Jesús García 20/2/2021
Image: Pablo Hasél. LUIS GRAÑENA
When police entered the room of the flat where Pablo Rivadulla Duró (32 years old) lived with his parents, in Lleida, they found a book by Che Guevara and a T-shirt of the Red Army Fraction (RAF), the far-left terrorist group that put West Germany on the ropes in the 1970s. The agents who arrested the rapper 10 years ago also located the folders where Rivadulla kept the lyrics of his poems and songs.
In the life of Pablo Hasél – an artistic name taken from the character of an Arab tale that assassinated kings – creation and politics, music and struggle go hand in hand. A pro-Soviet communist, an untimely paladin of the socialist revolution, he fell in love with rap because it “allowed him to say many things, but with rage.” “I wanted to be in the trenches of revolutionary art,” he explains in one of the extensive interviews he has granted since that arrest that in 2014 earned him a first conviction for exalting terrorism.
Hasel’s songs have always moved within the porous limits of freedom of expression, a fundamental right of which he has now, with his entry into prison, become a leader. Although his opinion in this field is ambivalent. He applauds the fact that in the US groups “talk about killing cops and even the president and nothing ever happens to them” and censures bachata singer Romeo Santos because his “ultra-masculine” lyrics, he says, exalt sexual assault.
Before his first arrest, Hasél was relatively unknown: his songs were heard in underground and minority circles of political rap and his geographical horizon did not go beyond Lleida. He posted songs on YouTube with phrases such as “I hope the Grapo return”, “gora ETA”, “he deserves Patxi López’s car to explode” and “I don’t mind your shot in the back of the neck, pepero”. The court held that these expressions were a crime of hatred, not freedom of expression. And he sentenced him to two years in prison. Because it was a short sentence and he had no background, he dodged prison.
Far from deterring him, that stumble upon justice anchored him in his convictions and, in spite of his declared shyness, raised him to popularity. He felt (and still feels) called to a mission: to awaken the citizen consciousness and “bring down the capitalist dictatorship,” he says in disused Marxist language. A song entitled Juan Carlos el Bobón – in which he presents the emeritus king as a “mafia boss” and a “puter” – and 64 tweets – in which he praises the trajectory of members of the Grapo and ETA – led him to new to the bench of the National High Court. The initial sentence for exaltation of terrorism was two years, but was eventually reduced to nine months. For insults to the Crown and state institutions, he was also fined 38,000 euros. As he did not pay it – he refused to do so – this fine extends his sentence to two years and four months. Hasél denounces that he has been convicted of “explaining objective facts”, in reference to the corruption scandals that affect John Charles I.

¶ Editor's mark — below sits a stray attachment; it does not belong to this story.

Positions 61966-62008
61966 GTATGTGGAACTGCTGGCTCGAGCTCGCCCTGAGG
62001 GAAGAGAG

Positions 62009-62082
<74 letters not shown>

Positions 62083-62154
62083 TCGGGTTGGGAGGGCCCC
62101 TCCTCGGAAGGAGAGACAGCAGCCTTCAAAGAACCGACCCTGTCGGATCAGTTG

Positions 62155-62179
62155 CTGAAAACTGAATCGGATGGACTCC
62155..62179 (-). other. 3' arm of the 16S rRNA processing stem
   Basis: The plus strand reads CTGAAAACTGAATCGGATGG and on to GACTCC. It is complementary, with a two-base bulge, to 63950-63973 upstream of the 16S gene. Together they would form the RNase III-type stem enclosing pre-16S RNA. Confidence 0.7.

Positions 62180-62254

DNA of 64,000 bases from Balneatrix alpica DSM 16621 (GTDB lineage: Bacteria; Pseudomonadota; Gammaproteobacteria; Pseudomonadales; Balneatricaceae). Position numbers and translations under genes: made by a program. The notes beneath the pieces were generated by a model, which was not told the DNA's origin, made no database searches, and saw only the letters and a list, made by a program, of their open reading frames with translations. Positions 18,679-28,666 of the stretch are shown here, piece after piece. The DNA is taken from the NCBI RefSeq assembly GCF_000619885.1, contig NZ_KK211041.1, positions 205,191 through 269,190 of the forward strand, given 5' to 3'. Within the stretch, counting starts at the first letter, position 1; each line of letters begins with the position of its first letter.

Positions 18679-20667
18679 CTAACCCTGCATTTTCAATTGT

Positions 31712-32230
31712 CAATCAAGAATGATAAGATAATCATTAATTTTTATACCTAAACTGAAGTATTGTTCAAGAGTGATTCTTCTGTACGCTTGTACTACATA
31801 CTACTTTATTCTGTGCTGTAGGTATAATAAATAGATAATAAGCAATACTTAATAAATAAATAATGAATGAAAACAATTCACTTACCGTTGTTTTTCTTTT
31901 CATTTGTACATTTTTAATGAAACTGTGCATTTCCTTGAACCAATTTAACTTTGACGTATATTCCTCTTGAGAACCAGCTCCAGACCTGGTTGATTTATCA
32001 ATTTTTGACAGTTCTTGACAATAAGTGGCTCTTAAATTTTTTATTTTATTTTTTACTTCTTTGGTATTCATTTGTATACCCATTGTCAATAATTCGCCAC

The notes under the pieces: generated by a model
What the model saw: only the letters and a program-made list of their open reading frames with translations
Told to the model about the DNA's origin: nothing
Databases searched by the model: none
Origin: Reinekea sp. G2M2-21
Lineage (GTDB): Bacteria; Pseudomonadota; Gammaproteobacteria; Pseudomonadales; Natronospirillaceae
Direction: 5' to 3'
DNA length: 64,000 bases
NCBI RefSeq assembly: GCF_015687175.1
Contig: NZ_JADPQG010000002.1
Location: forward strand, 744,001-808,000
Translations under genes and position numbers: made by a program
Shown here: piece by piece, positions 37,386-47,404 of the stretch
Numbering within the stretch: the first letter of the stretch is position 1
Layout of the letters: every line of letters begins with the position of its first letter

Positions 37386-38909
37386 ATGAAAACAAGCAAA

The son of a businessman who chaired the Lleida Sports Union, Hasél moved as a teenager through the city’s anti-system circles. He was stuck in all the troubles, City Hall sources recall, stressing that his commitment is not presumptuous: Hasel is convinced of what he is doing. Tent has been seen supporting a group for the right to housing in the run-down neighborhood of Mariola in Lleida as in protests against the ruling of the process. He unleashed his rage against the socialist mayor Àngel Ros: “You deserve a shot, I’ll stab you”, he wrote, among other things, in 2014, a threat that earned him a fine of 540 euros. The violent burden of these letters, a judge concluded, is not protected by freedom of expression.
His court record is not limited to crimes of opinion, although he is always linked to insatiable activism. He has three more sentences: for pushing and throwing window cleaners at a TV3 camera during the eviction of a lock up at the University of Lleida, for occupying a PSC headquarters in a protest and for coercing a witness (whom he called “informer of the police ”) in a trial. Amid the protests demanding his release, the Lleida High Court confirmed this last sentence, of two and a half years, this Thursday.
But what initially brought him to prison are his tweets praising terrorists and his songs against the former monarch. The order to enter the prison, a brief imprisonment in the Rectorate of the University of Lleida and his subsequent arrest, executed by the Mossos, have catapulted him to fame. He sees himself as a victim of a “state operation” because he has “made people think.” “Sooner or later, we will return the wafers,” he said, in a prophetic tone, after learning of his conviction: demonstrations to demand his freedom have taken place, often with riots, in several Spanish cities. From his cell in the Ponent prison, where he says he is being treated “correctly”, Hasél feels strong and satisfied with the popular response, according to his lawyer, Diego Herchhoren, who defines him as a good friend, but a bad customer ”.
Rap and rage have lined up. Hasel only needs revolution.